“Our love is like water, pinned down and abused for being strange.” ~Live
It was the summer of ’95 all over again, when Live was on everyone’s lips, when they sold out amphitheaters and arenas seconds from the tickets being available, when they had the rock world by the throat and weren’t easing off. It was taking the ferry across the river knowing that on the other side would be anthems you could sing in your sleep, and a band that truly connected with its fans in a way I hadn’t seen from many bands in live forums before.
But that was 23 years ago, the summer of ’95. That was a simpler time, before digital took over, before CDs went the way of Betamax, before concerts became passe, before rock bands took a back seat to what passes for hip-hop and rap anymore. Yet, for one night, it was easy to believe we were back there because, for one night, it was Live again, doing what they’ve always done better than most — rocking a live show. I guess they were aptly named.
Of course, during the summer of ’95 I hardly ever had good seats to shows. I saw Live about 20 times that summer, and the closest I got was section H in the Spectrum (think nosebleeds — Michael Jordan looked small from that spot). In amphitheaters like the Mann Music Center and the Camden Center for the Performing Arts I was always on the lawn, fighting my way through the crowds to the barrier that separated us from the roofed in portion of the venue. I screamed my lungs out, but we were too far away, even though we were in the same place, at the same time.
So when Live got back together last year I was breathless in anticipation of what might come down the line as a result, of what I knew could be something special if I didn’t think too much about it. It was like those times we pretended we were invisible, hoping that things would happen around us that would benefit us, then we could snap our fingers and appear again, ready to reap the rewards. And, like the magic I had wished for but dared not hope to dream about, they went on tour, and they were coming back home. Or as close to home as they would get on this tour — Camden. And it was ’95 all over again.
We didn’t sleep out for tickets. No one does that anymore. It’s all done online, with the clicking of a button over and over again. Refresh. Refresh. Refresh. I stared at the screen, mesmerized by the spinning icon, then the same image, over and over again. But I was persistent because I knew the pot of gold that lay at the end of our proverbial rainbow. Pre-sale tickets were just like what we would get when we slept out, except without a kink in our necks from sleeping bags on hard concrete. When I finally got in, it was a frenzy, checking the seat configuration, gauging the prices, thinking of what would be best for us.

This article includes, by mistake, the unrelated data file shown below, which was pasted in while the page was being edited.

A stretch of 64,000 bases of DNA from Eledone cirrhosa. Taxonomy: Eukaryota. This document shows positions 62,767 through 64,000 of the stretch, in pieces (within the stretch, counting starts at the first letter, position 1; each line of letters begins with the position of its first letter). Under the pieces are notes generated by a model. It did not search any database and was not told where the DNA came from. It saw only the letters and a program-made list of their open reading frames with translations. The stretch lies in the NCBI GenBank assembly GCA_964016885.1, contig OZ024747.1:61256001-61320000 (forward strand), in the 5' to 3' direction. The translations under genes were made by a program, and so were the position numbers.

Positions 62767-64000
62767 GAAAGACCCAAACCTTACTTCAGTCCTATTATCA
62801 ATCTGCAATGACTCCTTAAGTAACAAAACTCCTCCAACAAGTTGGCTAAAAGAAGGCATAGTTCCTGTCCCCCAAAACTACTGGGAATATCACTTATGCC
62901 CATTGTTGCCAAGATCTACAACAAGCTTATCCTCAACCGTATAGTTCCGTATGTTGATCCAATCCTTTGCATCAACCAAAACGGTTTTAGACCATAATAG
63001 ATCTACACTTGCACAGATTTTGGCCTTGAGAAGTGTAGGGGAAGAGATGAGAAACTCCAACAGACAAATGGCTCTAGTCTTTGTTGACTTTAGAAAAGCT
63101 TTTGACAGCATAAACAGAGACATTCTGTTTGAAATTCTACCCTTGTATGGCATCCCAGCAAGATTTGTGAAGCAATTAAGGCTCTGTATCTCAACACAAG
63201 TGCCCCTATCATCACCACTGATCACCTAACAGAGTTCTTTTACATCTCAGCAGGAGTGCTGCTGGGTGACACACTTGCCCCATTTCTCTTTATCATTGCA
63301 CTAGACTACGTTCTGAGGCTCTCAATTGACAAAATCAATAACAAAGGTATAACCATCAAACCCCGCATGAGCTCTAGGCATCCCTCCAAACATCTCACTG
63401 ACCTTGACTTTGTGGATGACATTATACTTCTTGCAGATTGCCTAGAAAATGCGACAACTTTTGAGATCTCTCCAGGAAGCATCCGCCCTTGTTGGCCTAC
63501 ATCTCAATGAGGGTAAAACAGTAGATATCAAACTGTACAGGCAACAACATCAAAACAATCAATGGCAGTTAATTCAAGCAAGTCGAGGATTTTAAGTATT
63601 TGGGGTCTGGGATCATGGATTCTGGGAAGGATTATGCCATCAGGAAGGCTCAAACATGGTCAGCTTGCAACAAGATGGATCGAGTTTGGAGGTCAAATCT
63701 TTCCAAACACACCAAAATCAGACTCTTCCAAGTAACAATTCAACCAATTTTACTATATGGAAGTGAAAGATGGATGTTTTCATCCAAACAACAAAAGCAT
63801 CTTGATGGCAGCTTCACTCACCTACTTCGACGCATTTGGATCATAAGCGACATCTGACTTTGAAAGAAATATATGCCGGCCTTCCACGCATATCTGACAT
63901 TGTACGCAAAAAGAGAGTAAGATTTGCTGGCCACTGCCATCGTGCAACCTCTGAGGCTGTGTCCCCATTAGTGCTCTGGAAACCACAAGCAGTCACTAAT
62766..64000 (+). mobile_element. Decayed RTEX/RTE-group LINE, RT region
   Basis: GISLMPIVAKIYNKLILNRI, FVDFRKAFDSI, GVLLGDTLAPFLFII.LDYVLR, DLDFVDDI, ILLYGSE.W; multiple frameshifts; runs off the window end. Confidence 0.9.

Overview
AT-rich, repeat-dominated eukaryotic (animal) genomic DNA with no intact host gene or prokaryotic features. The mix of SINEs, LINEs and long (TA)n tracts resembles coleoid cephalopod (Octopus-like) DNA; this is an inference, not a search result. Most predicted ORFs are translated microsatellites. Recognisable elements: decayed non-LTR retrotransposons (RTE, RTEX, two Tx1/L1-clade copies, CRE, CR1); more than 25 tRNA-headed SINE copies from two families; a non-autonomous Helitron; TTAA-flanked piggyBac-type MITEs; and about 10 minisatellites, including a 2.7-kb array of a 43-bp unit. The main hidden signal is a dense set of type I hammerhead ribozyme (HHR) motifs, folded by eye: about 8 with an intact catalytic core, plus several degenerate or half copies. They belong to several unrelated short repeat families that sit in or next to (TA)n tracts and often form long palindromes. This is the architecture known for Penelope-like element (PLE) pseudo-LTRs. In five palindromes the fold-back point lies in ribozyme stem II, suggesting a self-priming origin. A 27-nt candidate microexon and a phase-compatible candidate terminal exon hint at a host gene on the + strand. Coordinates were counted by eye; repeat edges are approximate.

Because this wasn’t ’95 anymore. This was 2018, and this was way more special than any of those ’95 shows could have ever been. Because this time I was going to see them with my wife, with the woman who, if not for this band, probably would have never been with me in the first place. So while Live was one of my favorite bands back then, Live has transcended simple band status to me, and to us. It was amazing to sit there in front of that screen and imagine my wife’s face when she found out which section, which row, which seats we would have because of my diligence that morning, clicking refresh over and over again.
We arrived on the ferry, just like ’95 but not quite, the engine chugging along, the water sloughing off in its wake like so much dead skin. The skyline was inviting and persuasive at the same time, drawing me back in time but forward to what awaited as well. Whitney Houston played over the sound system, and then Radiohead, and on and on, but all I wanted was Counting Crows, and Live, and that feeling that had been building all day. Through the rainstorm on South Street, through the Museum of the American Revolution, through even the seaport, with its kitsch atmosphere, the day had led us to the ultimate culmination, and the water separated us from it.
So it was fitting when Live finally took the stage at 7:46 and they started with the strains of their ’94 anthem, All Over You. “Our love is like water, pinned down and abused for being strange. Our love is no other than me alone, for me all day…” It was meant to be, all of it. All the years between, all the ups and downs, even the breakup and the reunion. It was all a perfect representation of life, with its myriad shifts, with its breakdowns and salvations. It was the best possible end to a hiatus that I had hoped would never happen, but I feel made the band stronger when they got back together, that made us all stronger as fans, as those who had knit our souls to the music.
For the next hour and a half it was like ’95 all over again, but so much better. The feeling, the emotion, the pure adrenaline of being there with so many others who had also endured, who had also come full circle in the intervening 23 years, who let it all out while the band was on stage. We sang, we cried, we laughed, we screamed our lungs out, we thrashed our heads, and we smiled at each other because we knew, in that moment, in those moments, it was all perfect. We were in the presence of a band that had fallen apart and picked itself up again, and were better than ever. Who knew they would ever get there again? Who knew WE would ever get here again?
But it’s not ’95 anymore. And that’s okay. That’s just fine.